Perdue Rebuked for Campaigning on the Job: The federal government office responsible for ethics enforcement reprimanded Trump’s Agriculture Secretary Sonny Perdue yesterday for violating the federal Hatch Act by using an official event to urge Trump’s re-election. The U.S. Office of Special Counsel ordered Perdue to reimburse taxpayers for his travel expenses and other costs associated with his attendance at the Aug. 24 event in North Carolina, in which he and Trump announced an additional $1 billion of funding for the Farmers to Families food distribution program. Read more from Mike Dorning.
Trudeau Braces for Post-Election U.S.: Canada is preparing for the potential of a disputed election in the U.S., Prime Minister Justin Trudeau said. Trudeau, who has steadfastly avoided discussing Trump’s lack of commitment to a transfer of power, offered his clearest comments yet on such a possibility yesterday. “What happens in the United States is going to be impacting Canada after the election, but our job is to be ready for all outcomes,” Trudeau told reporters. Read more from Kait Bolongaro.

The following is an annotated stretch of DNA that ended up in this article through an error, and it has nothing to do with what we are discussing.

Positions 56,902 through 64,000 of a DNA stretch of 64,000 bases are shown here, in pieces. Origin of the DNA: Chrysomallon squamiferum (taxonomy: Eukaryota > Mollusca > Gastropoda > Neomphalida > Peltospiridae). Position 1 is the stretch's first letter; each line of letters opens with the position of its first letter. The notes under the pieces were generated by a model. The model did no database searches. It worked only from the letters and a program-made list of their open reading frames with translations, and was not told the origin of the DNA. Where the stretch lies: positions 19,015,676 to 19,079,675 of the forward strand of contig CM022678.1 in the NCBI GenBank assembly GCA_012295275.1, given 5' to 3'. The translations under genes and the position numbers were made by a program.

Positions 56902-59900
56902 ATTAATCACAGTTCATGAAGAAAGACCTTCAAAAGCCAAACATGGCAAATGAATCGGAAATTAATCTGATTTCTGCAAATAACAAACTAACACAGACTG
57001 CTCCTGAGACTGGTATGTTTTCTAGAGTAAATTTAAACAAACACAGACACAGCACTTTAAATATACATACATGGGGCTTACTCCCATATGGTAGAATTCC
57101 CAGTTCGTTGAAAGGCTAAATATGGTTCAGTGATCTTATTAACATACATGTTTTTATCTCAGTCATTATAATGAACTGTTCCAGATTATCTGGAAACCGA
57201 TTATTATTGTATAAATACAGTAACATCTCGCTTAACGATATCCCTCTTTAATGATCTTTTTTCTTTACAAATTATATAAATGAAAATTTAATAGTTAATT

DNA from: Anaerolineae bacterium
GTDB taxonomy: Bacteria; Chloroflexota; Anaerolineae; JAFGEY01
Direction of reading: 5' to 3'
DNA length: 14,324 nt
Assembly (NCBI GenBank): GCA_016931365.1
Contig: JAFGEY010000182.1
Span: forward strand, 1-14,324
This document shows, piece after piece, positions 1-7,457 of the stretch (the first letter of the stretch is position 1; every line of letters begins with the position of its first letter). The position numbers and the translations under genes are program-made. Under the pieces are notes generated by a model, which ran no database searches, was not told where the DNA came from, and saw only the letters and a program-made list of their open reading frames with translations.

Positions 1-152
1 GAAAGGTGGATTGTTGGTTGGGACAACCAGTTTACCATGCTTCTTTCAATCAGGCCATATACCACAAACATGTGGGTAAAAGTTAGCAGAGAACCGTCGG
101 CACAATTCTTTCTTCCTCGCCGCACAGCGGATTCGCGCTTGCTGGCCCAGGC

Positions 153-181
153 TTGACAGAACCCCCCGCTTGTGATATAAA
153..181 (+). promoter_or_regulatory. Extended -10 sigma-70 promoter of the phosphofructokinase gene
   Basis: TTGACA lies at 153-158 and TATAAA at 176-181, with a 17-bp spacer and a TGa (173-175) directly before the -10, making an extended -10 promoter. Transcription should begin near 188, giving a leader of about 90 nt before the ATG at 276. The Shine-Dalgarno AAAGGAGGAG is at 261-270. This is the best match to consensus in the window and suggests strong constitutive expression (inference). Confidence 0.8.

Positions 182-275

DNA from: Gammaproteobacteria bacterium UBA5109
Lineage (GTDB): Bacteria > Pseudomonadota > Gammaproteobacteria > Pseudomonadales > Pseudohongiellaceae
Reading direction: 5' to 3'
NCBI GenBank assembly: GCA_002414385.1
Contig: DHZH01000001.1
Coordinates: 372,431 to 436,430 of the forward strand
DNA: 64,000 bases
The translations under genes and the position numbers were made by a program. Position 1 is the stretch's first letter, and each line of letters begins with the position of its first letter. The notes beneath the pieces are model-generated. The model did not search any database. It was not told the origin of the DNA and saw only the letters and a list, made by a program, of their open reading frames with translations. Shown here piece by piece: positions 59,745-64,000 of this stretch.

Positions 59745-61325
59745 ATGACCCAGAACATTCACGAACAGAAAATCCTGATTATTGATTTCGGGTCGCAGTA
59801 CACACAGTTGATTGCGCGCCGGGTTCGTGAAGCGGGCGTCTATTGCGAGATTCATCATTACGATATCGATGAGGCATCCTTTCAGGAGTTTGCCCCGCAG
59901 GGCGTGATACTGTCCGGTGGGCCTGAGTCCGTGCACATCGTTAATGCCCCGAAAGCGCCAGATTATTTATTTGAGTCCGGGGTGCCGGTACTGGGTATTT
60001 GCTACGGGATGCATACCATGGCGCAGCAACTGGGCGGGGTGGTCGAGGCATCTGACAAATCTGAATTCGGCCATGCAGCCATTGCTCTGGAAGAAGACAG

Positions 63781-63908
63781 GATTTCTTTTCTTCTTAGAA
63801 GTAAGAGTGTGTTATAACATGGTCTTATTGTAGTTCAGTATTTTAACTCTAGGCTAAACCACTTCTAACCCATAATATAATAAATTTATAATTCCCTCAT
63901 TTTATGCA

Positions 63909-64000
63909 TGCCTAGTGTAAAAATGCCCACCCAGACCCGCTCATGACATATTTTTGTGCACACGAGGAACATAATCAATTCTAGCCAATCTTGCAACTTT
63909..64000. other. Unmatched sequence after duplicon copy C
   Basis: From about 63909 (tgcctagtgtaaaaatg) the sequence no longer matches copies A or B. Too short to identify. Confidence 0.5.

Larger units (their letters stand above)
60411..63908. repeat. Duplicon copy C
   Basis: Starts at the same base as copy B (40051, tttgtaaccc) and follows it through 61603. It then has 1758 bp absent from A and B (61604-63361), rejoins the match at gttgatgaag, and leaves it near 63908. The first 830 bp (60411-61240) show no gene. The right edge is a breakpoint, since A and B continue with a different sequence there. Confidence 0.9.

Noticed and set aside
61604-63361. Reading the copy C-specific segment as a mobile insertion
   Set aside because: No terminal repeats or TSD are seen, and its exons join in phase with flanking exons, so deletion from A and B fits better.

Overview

The Coronavirus Pandemic
FDA’s Marks on Crusade to Defend Vaccine Safety: Peter Marks is becoming the poster child of Covid-19 vaccine promotion. The director of the Food and Drug Administration’s Center for Biologics Evaluation and Research is a career scientist who has made confidence in the Covid-19 vaccine his personal mission, with virtual appearances every day this week.
Other public health officials, including HHS Secretary Alex Azar, are also touting the safety of the FDA’s process, stating Covid-19 vaccines in development are receiving as much, if not more, medical scrutiny than in other clinical trials. Jeannie Baumann has more.
China Joins WHO-Backed Virus Vaccine Program: China will take part in a World Health Organization-backed effort to provide a coronavirus vaccine to developing nations, filling a void in global health leadership after President Trump spurned the program. Beijing yesterday joined the $18 billion Covax initiative that aspires to give lower-income countries the same access to vaccines as wealthier nations, the Chinese Foreign Ministry said. Read more from Bloomberg News.